Before games he is that rare coach who writes on the locker room greaseboard, adding his own keys to those listed by his assistants, among them his 33-year-old son, Brendan. He seldom sits after the tip-off, instead kneeling to call a play or roaming in front of the bench, hands in pockets, staring upward, a Lear seemingly ready to rage. When the 48 minutes are over, red splotches have broken out on his face and his voice is a hoarse whisper. Upon reaching home he is drained, but he hangs up his soaking clothes, takes a hot shower, climbs into his pajamas and grabs a sandwich. Then he plans the next day's practice and writes up the game, a process that involves analyzing the stats, reliving what went wrong and what went right. "I don't forget games easily," says Brown.
The morning and afternoon hours before games are even more stressful. "Every game for us is a battle, uh-kay?" says Brown. "We are young and we have no history, so there is no predicting, as there is on the elite teams, what we are going to do on any given night. Now, you ask, what does that mean? It means the anxiety from the time I wake up until the game is brutal. Brutal on me physically." He tries to read (" Patterson, Grisham, all the Top 10 stuff") but also says, "I take certain pills to get through." (He would not be more specific.) During a Dec. 27 game in Dallas, Brown fainted. He says it was nothing serious and hasn't happened again. "Apart from that game-day anxiety," he says, "I never felt better."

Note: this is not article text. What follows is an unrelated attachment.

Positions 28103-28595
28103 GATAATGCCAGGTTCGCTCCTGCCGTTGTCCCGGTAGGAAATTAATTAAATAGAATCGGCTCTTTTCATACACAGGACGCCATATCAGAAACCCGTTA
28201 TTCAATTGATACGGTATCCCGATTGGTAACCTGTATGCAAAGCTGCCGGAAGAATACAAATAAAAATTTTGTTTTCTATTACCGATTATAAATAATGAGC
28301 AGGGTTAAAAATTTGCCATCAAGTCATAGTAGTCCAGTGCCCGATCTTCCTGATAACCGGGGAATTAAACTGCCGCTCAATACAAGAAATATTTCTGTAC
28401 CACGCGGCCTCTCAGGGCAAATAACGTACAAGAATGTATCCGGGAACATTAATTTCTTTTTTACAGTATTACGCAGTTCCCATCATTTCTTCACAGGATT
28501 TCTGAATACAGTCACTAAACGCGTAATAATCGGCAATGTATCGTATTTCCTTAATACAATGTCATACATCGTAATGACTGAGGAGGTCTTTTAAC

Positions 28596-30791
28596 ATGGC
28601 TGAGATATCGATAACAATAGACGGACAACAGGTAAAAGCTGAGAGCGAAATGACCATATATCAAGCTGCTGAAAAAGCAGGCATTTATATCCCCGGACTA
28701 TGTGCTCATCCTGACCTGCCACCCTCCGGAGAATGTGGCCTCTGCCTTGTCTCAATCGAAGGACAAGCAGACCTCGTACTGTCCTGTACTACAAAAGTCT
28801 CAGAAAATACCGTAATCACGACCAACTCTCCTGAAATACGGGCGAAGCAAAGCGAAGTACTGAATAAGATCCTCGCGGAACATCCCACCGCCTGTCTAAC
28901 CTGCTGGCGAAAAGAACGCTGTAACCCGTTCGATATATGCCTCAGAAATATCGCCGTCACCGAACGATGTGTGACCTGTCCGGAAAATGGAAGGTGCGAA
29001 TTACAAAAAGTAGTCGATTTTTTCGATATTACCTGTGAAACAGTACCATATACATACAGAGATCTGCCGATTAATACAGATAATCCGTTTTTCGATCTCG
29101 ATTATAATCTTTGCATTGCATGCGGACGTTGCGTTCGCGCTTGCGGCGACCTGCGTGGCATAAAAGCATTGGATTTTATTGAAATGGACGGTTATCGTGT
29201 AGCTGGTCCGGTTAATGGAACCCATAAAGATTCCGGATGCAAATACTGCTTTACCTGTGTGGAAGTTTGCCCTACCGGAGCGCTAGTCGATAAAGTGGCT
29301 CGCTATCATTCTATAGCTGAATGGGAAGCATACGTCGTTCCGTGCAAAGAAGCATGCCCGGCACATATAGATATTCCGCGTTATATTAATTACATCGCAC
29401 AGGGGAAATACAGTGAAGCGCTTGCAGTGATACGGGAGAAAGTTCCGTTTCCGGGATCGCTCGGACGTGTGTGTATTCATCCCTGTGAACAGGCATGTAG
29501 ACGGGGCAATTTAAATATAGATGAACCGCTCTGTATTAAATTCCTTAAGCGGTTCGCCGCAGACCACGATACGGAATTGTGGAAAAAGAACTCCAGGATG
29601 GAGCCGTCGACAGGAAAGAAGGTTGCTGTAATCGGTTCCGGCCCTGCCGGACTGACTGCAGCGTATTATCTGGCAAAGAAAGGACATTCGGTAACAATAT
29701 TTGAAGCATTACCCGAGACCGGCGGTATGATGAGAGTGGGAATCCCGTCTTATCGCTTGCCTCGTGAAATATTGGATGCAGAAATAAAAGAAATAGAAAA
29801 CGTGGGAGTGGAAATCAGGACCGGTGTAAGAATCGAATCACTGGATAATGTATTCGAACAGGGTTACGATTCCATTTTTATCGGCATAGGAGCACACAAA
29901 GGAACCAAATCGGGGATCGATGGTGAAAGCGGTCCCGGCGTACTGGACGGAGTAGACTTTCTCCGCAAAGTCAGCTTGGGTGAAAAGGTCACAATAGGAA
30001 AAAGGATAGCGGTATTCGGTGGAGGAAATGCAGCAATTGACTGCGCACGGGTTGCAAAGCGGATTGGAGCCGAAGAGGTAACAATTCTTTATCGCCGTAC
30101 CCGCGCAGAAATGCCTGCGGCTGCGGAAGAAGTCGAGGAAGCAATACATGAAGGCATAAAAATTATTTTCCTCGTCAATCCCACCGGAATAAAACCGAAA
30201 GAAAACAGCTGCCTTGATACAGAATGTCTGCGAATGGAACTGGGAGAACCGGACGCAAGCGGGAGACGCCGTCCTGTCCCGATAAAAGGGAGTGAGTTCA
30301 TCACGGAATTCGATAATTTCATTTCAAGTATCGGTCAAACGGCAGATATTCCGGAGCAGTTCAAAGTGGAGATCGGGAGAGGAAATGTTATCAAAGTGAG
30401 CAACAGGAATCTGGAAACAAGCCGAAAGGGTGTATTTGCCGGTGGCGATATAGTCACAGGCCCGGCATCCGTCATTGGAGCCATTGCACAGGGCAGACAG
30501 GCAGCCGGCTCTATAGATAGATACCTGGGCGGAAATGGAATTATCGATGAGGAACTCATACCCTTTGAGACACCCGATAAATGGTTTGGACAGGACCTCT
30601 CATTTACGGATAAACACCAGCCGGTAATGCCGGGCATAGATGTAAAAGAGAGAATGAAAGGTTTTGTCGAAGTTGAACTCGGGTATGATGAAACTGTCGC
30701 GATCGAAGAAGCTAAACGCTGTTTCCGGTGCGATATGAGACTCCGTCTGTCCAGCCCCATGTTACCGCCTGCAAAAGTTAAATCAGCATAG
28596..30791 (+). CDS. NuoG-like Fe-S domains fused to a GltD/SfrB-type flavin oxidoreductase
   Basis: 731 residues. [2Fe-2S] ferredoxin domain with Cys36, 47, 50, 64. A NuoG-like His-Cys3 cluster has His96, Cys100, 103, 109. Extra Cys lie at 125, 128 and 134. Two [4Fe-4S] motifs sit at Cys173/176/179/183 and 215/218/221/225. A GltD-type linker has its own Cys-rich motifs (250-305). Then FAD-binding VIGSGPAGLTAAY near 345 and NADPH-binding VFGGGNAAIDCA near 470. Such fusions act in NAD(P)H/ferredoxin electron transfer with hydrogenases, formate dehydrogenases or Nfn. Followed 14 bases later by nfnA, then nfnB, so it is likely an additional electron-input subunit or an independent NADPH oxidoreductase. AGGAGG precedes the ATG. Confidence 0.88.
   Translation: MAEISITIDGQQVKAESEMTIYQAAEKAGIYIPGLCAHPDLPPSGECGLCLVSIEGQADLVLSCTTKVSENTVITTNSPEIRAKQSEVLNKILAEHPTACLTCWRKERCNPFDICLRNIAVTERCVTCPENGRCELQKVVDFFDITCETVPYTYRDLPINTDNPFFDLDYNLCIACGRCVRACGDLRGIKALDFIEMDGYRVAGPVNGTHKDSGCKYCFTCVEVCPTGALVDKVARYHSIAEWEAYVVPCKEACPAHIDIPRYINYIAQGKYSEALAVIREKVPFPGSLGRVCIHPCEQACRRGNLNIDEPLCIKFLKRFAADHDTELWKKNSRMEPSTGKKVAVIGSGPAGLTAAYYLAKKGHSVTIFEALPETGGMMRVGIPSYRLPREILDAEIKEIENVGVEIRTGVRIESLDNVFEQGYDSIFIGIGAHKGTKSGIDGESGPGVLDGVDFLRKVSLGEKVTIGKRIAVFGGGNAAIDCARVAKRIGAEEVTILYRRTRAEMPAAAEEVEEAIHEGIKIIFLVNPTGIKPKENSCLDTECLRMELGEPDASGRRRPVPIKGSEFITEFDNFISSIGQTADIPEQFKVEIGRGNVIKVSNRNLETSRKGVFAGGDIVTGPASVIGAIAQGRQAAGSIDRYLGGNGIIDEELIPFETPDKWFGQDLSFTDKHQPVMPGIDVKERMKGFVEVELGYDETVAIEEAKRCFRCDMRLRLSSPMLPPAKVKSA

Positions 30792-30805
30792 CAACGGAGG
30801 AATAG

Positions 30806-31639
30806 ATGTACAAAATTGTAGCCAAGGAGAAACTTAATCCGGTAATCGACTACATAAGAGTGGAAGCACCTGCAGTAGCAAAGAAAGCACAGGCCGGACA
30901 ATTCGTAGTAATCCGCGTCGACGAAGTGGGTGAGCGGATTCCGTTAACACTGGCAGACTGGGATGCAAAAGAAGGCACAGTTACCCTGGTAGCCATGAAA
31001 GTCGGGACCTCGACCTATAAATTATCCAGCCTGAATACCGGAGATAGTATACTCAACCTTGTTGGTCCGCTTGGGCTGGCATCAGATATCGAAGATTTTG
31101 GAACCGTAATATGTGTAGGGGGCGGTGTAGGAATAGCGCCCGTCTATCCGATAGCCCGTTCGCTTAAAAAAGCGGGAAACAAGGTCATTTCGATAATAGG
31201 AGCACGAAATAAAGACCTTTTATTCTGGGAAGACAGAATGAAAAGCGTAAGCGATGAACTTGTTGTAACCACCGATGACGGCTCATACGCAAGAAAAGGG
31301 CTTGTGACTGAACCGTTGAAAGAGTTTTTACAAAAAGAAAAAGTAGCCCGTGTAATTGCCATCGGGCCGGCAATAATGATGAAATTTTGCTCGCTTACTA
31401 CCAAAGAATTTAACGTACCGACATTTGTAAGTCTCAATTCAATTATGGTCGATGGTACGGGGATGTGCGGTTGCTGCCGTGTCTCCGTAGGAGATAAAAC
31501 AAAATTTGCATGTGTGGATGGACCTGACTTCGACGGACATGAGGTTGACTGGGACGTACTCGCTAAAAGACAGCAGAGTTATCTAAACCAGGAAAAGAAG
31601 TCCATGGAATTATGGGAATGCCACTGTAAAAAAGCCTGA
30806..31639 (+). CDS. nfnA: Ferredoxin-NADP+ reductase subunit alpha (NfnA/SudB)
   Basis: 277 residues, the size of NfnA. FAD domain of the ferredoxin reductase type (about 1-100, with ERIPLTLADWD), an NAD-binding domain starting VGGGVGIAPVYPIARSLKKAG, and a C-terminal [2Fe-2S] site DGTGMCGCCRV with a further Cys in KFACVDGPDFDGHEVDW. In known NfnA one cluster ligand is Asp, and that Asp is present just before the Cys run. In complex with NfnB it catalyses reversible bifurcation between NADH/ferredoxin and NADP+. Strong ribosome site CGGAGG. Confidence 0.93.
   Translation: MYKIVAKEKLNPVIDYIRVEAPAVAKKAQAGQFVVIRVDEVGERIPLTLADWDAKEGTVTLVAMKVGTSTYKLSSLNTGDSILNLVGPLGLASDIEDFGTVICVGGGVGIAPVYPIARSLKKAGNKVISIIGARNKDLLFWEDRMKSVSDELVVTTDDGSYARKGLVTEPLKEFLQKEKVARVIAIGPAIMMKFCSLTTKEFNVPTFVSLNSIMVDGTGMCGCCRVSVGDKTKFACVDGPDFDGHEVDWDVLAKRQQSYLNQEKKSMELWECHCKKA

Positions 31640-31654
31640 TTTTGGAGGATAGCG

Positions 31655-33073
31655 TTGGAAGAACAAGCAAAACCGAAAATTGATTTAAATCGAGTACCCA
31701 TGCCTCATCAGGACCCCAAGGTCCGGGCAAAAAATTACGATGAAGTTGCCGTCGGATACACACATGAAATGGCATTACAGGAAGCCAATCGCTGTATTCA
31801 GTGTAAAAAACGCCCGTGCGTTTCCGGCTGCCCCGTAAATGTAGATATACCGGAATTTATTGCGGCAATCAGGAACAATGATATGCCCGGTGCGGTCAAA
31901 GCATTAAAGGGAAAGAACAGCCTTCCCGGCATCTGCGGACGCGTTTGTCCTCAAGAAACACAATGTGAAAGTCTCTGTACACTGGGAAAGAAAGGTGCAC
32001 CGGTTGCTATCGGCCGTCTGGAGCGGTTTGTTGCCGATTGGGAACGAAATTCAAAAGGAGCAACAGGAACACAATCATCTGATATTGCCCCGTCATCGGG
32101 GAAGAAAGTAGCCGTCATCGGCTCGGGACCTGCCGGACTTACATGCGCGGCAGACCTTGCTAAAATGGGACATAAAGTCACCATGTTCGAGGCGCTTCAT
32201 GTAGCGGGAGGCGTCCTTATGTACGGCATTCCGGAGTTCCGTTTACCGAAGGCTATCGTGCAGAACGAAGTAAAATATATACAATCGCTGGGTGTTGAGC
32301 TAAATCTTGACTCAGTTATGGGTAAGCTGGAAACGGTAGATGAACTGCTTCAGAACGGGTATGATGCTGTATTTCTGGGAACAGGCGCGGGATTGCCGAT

It is, in fact, Brown's energy as well as his knowledge that the Grizzlies have responded to. "Hubie has the same enthusiasm since the moment he got here," says backup point guard Earl Watson. "He has rubbed off on us, not the other way around." Adds Battier, "Nobody believes this, but NBA players want to be coached. And they want to be coached by someone who goes at them. That's Hubie." Brown told his players when he arrived, "We're never going to turn this around until your pain of losing matches mine." Has that happened? "I think it has started to," says Brown.
And when he needs to offer inspiration, there's always the Mixer, a guy named Dick Cunningham, who averaged 10.5 minutes over a seven-year career. "You learn something new every day," says Battier. "Especially around here."